Monday, June 30, 2008

Bronzeville ready for its renaissance

Another look at a changing neighorhood. A neighborhood with a lot of history. That history which is mostly racial is making this neighborhood attractive to many people looking to buy a home or build a business. From the Tribune on Friday...
Once the equivalent of New York's Harlem during the Jazz Age, Bronzeville has a rich history as a vibrant center of African-American culture from the turn of the 20th Century until the 1960s, when the neighborhood fell into decline. The name Bronzeville refers to the skin color of African-Americans who migrated to the area from the South and was first used by James Gentry, an editor for the Chicago Bee.

Today, amid the renovated graystones and brownstones, Bronzeville is witnessing revitalization efforts.

Where 35th and State Streets meet rests a snapshot of what the neighborhood will look like in the next few years. Just steps away from U.S. Cellular Field sit newly constructed condos, townhouses and single-family homes that blend in with a trendy Starbucks and Jimmy John's sandwich shop.

The lakefront community sits minutes away from Chicago's major highways, including Interstate 55, Interstate 90 and 94, and Interstate 290. Residents can easily jump on the No. 4 Cottage Grove bus, the No. 3 King Drive bus or the Green Line train to head downtown.

About five years ago, neighborhood liquor stores and greasy spoons were just as much a fixture on State Street as were the Robert Taylor Homes and Stateway Gardens housing projects. Now several of those businesses are boarded up and vast stretches of empty fields await development.

"Although the housing market in historical Bronzeville mirrors the nations recent downturns, new development continues to be built and buyers are looking in full force to purchase new construction, gut-rehab graystones and state-of-the-art condos," said McDonald. While the market in Bronzeville may appear to be oversaturated with new development and foreclosed properties, McDonald said its an opportune time for buyers to catch great deals.

"This is how Donald Trump got rich," said McDonald. "It's a really good time to get in while the market is slow."

Accompanied by low-interest rates, he adds that developers are more than motivated to sell, offering incentives such as covering closing cost.
Price ranges in Bronzeville can vary depending on location. The farther north you travel, the more you will spend per square footage. A one-bedroom condo can run up to $200,000.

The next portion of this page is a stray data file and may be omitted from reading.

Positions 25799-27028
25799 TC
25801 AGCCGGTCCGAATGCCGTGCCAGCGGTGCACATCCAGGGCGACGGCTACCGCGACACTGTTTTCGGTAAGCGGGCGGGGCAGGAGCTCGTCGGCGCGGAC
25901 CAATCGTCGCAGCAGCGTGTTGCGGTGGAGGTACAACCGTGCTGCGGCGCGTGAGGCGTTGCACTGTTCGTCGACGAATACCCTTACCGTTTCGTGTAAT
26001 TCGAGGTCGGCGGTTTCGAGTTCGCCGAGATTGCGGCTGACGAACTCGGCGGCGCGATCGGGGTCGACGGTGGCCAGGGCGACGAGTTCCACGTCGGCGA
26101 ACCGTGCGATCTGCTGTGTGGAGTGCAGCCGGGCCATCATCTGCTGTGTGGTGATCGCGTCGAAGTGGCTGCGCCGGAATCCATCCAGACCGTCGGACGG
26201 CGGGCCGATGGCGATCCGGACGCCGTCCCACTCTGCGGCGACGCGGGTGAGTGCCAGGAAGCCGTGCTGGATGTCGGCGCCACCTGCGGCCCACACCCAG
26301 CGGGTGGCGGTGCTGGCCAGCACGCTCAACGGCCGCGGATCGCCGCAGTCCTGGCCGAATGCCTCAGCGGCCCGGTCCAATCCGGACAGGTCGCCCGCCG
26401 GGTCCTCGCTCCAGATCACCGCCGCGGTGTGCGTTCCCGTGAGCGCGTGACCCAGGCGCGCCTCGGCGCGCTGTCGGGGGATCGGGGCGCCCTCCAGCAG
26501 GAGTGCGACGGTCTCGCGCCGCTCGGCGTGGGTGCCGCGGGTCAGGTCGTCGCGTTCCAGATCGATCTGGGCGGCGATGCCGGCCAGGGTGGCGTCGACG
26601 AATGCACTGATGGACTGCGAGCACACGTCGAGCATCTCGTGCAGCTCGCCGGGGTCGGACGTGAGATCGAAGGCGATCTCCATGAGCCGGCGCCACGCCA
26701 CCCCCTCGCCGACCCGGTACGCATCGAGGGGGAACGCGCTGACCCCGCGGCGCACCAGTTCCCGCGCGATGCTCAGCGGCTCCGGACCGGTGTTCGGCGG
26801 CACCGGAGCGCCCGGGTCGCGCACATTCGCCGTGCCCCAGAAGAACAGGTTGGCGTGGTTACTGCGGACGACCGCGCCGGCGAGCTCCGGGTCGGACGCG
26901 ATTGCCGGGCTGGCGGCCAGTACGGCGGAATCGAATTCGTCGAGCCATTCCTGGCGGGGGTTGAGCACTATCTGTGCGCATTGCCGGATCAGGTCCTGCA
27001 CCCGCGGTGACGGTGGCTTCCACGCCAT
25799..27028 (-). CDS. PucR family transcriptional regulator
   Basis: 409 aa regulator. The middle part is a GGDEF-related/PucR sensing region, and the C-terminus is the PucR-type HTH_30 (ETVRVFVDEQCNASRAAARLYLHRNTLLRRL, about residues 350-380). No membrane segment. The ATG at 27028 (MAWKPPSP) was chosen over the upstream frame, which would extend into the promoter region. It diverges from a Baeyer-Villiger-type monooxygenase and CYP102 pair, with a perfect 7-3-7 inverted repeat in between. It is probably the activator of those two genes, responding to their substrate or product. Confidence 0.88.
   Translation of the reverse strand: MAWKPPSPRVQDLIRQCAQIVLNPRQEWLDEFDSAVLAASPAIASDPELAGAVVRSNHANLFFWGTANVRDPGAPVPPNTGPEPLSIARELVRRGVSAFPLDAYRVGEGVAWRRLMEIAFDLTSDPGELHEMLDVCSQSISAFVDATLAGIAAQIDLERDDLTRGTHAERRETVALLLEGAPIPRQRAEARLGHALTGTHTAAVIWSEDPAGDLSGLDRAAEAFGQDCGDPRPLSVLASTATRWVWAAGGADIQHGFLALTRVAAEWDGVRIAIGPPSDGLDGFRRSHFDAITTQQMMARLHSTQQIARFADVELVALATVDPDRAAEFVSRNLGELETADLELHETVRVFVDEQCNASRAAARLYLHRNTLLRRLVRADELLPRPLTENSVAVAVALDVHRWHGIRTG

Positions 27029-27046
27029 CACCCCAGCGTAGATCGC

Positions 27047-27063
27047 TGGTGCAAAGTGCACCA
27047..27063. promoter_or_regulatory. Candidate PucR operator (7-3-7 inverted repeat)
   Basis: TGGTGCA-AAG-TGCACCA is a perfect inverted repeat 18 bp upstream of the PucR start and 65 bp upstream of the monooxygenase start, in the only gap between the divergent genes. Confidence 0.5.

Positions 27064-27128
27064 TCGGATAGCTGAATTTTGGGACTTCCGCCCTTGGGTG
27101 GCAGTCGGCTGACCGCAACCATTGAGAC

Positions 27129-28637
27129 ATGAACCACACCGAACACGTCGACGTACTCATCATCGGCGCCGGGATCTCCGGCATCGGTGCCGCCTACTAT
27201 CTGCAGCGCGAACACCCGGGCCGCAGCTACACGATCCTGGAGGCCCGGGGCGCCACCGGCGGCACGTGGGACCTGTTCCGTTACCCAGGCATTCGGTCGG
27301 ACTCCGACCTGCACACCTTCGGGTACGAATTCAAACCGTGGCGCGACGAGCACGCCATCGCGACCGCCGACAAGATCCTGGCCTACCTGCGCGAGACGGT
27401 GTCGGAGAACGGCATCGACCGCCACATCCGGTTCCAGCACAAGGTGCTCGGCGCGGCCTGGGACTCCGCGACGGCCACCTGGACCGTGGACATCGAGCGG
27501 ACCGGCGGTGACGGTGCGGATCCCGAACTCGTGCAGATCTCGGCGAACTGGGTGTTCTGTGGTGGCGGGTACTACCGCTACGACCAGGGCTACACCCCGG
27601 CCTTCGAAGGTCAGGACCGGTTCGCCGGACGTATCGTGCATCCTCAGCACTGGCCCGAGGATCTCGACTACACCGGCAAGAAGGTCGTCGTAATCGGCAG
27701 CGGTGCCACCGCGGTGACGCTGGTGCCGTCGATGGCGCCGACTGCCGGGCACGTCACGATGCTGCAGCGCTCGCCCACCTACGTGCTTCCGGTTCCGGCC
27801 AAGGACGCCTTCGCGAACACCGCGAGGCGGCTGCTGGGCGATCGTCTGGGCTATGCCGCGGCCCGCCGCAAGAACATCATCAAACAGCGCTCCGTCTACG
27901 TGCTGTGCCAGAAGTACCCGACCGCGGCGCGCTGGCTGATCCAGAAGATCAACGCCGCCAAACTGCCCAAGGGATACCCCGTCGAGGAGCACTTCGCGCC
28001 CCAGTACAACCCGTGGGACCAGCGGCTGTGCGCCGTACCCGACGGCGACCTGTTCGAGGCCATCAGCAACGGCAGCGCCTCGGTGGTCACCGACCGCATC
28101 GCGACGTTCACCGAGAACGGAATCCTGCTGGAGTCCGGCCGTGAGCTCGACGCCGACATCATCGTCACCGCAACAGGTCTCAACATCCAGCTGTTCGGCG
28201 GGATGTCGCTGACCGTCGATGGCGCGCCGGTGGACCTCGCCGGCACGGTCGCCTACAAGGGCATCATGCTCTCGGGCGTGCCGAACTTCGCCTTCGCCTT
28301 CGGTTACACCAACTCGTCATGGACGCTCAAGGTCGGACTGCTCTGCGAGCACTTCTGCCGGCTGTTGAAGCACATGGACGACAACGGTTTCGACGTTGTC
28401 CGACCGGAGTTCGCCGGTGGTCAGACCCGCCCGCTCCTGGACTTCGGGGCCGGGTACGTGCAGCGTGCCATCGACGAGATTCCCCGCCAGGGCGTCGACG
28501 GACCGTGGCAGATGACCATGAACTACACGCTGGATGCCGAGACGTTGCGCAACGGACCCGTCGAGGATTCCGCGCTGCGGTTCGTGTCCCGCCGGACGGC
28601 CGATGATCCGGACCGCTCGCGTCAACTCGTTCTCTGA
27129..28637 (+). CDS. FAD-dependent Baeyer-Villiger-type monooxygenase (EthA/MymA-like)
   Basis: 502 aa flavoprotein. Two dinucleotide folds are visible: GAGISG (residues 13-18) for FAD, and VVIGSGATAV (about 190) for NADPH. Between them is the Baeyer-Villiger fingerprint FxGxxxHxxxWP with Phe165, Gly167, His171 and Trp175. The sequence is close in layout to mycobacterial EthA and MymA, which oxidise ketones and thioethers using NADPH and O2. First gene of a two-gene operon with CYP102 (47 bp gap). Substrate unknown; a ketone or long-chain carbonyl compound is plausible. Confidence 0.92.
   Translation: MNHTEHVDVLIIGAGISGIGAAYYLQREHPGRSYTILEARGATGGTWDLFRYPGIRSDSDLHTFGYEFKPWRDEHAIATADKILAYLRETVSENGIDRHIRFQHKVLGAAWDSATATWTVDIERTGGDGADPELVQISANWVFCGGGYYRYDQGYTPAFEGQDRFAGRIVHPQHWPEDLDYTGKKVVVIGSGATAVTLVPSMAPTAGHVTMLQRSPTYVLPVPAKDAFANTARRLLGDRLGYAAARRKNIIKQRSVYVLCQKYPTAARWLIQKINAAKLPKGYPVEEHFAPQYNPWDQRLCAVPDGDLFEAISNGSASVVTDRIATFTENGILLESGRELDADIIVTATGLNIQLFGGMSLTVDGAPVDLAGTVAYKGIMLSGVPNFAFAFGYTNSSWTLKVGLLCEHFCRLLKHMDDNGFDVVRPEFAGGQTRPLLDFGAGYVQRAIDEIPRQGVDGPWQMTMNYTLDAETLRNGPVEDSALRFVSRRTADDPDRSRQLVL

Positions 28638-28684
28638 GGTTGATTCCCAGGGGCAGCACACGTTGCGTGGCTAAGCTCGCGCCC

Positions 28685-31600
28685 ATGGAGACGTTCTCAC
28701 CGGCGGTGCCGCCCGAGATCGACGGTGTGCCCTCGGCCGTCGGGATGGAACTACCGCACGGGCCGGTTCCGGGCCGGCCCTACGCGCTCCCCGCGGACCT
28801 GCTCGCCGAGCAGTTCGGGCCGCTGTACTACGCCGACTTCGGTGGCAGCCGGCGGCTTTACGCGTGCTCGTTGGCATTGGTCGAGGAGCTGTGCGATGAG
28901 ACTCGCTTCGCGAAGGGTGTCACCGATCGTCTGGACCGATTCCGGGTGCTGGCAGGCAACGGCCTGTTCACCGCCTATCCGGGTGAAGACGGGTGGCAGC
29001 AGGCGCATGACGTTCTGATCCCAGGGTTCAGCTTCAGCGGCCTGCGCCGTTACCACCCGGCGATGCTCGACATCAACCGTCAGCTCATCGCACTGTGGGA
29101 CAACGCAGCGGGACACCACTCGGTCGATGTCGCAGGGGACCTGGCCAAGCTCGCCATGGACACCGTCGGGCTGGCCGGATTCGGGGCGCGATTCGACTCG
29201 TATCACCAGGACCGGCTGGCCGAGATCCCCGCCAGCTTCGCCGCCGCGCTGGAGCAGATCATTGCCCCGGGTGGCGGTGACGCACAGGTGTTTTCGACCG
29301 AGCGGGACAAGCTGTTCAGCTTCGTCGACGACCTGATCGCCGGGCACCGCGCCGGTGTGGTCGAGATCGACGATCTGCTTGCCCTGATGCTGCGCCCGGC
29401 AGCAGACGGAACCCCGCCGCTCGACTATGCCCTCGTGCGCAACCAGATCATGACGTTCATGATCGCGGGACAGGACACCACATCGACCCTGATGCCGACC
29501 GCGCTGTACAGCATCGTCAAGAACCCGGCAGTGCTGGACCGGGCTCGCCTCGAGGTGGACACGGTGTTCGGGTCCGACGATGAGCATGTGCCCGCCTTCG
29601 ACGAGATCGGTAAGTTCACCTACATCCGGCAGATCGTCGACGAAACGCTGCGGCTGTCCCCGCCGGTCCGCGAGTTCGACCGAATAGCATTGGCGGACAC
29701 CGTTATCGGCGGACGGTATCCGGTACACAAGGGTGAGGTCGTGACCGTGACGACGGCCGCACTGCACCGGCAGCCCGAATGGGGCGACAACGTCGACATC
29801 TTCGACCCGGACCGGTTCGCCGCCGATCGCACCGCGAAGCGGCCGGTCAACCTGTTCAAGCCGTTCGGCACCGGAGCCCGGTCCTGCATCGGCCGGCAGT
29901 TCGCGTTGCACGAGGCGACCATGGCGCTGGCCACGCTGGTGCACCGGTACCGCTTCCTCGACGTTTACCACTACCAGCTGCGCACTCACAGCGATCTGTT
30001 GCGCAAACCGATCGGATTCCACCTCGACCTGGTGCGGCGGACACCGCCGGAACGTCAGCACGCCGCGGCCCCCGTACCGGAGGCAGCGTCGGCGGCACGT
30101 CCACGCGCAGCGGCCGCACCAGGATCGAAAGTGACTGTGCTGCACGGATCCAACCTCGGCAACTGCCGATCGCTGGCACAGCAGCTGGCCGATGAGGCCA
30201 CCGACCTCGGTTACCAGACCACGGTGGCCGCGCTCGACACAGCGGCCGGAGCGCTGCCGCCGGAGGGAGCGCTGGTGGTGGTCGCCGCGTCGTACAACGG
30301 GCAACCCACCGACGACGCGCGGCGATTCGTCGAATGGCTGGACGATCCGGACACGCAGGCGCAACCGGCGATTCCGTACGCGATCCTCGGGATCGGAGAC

A single-family home can cost up to $500,000, and there are places in Bronzeville that could set you back $1 million.

Bronzeville, once predominantly African-American, is starting to see an influx of newcomers from diverse backgrounds and varied income levels, who value the area's rich cultural heritage.

In response, several area businesses have melded fine dining and the community's musical roots.

Blu47, at 47th and King Drive has combined dining with jazz and gospel music. Open since 2004, the restaurant features an upscale contemporary American menu. Famous for it's braised barbecue short-ribs and chicken lollipops, the restaurant showcases live jazz acts on Thursdays and gospel on Sundays.

The owner, Darryl Petty, has lived in Bronzeville for 15 years. "Our establishment is very family-oriented," he said. "I chose this location because the area is very up and coming, and business has been good since we've opened."

Other area businesses have also flourished, such as the Bronzeville Coffee House at 528 E. 43rd and the Negro League Cafe, at 43rd and Prairie.

Besides serving Caribbean and Southern-influenced entrees, the Negro League Cafe has entertainment on the menu, including neo-soul, hip hop, and rhythm and blues. There's even a spoken word and open-mic night.

More businesses have moved into the area in the past year, but there is still a need for more retail shops and grocery stores.
Change is coming. In this article there was mention of the housing projects on State Street. They're either torn down with new hosing in its place south of 35th or north of about 31st the projects that haven't been torn down are being remodeled. In addition if we go further north to about Cermak Road, I have to wonder if those projects are subject to demolition with those residents having to figure out if they haven't already where else they're going to go next.

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